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Iranian FM hopes nuclear issue can be resolved by November 24

September 01, 2014, 23:58 UTC+3 BRUSSELS
The diplomat said the foreign ministers of the six world powers and Iran could join the talks at some point as they attend the U.N. General Assembly in New York
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© AP Photo/Ronald Zak

BRUSSELS, September 01, /ITAR-TASS/. Iranian Foreign Minister Mohammad Javad Zarif said on Monday he was hopeful that the decision on the Iranian nuclear issue would be reached by November 24.

Speaking after a meeting with Catherine Ashton, the High Representative of the European Union for Foreign Affairs and Security Policy, Zarif expressed hope that given the readiness and political will demonstrated by the sides the solution could be reached within three months.

Iran and the P5+1 (five permanent members of the U.N. Security Council and Germany) will meet at the level of political directors in New York in September, a diplomatic source close to the world powers’ delegation said in August.

He said the choice of the venue was final and the consultations would resume in late September.

The diplomat said the foreign ministers of the six world powers and Iran could join the talks at some point as they attend the U.N. General Assembly in New York.

The head of the Russian delegation to the talks, Deputy Foreign Minister Sergei Ryabkov, said Moscow was hoping that the negotiations would resume in September.

“We believe that by the time the talks resume the parties to the process will have made bilateral contacts with their Iranian colleagues in order to … consolidate the basis for further progress,” Ryabkov said.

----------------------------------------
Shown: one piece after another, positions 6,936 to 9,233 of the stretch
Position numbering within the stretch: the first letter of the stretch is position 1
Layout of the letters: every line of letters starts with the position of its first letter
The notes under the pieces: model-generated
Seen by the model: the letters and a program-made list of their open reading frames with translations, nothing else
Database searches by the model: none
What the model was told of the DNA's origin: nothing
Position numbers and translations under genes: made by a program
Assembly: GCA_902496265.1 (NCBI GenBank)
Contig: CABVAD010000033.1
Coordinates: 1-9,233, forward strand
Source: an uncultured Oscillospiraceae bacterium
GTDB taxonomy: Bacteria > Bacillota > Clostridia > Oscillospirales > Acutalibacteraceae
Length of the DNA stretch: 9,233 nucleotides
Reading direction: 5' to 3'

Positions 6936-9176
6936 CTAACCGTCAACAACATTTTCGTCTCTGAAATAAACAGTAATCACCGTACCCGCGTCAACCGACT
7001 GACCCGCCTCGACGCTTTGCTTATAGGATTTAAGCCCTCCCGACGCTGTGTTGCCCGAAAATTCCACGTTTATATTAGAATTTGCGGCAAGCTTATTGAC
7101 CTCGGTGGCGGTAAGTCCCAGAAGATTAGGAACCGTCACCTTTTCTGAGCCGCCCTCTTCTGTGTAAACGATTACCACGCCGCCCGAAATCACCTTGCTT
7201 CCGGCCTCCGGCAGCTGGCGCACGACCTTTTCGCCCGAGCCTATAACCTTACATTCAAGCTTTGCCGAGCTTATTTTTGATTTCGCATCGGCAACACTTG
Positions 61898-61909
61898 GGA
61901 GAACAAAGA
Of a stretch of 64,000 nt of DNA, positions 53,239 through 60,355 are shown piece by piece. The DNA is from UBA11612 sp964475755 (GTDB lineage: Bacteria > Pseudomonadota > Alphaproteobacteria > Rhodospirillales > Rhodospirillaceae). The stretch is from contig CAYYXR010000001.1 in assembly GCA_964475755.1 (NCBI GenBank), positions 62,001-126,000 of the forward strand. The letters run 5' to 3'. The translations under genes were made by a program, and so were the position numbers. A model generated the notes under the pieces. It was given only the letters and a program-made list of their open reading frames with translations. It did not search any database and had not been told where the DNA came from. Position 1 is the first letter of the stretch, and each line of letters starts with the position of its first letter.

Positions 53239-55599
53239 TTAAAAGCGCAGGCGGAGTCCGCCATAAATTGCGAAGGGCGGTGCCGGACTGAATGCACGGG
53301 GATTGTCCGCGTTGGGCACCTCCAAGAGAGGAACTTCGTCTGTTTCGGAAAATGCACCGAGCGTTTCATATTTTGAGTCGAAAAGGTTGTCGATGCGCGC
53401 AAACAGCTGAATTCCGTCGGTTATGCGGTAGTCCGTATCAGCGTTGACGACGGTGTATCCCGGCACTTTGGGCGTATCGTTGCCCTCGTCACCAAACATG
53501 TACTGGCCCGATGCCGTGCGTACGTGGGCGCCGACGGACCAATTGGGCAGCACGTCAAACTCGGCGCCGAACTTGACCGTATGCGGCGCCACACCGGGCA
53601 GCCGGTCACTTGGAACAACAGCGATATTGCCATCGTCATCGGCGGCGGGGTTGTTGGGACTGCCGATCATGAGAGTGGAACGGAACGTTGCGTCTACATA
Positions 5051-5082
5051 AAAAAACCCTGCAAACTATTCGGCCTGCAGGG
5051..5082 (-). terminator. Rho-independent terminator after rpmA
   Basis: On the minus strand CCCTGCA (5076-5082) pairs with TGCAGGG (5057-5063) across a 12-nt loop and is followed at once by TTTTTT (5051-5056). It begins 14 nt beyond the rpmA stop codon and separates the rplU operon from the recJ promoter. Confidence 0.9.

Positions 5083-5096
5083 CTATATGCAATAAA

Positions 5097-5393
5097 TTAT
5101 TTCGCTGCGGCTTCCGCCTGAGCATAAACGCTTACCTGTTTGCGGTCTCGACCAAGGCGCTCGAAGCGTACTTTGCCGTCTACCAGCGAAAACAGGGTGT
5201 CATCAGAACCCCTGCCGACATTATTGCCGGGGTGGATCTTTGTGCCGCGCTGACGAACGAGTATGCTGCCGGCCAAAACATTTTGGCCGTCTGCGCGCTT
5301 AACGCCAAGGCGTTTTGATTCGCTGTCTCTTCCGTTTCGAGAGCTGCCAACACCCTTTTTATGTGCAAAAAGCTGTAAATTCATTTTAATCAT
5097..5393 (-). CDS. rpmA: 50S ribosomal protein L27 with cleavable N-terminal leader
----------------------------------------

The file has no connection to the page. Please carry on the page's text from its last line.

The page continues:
The talks between Iran and the P5+1 (five permanent members of the U.N. Security Council and Germany) group, which were supposed to be concluded on July 20, will continue until November 24, a day before the end of a year since the adoption of the Geneva Agreement.

The interim nuclear deal made on November 24, 2013, called for taking the first step of reciprocal actions to prove good faith in a six-month period to be followed by negotiations for a comprehensive agreement, according to which the Western governments will acknowledge the Iranian nuclear programme as civilian.

The deal was called the first step to be followed by a comprehensive agreement, which, on the one hand, should resolve the international community’s concerns about the Iranian nuclear programme and, on the other hand, remove economic sanctions that slow down Iran’s economic development.

The agreement reached by and between Iran and the P5+1 (five permanent members of the U.N. Security Council and Germany) in Geneva last year became effective on January 20, 2014.

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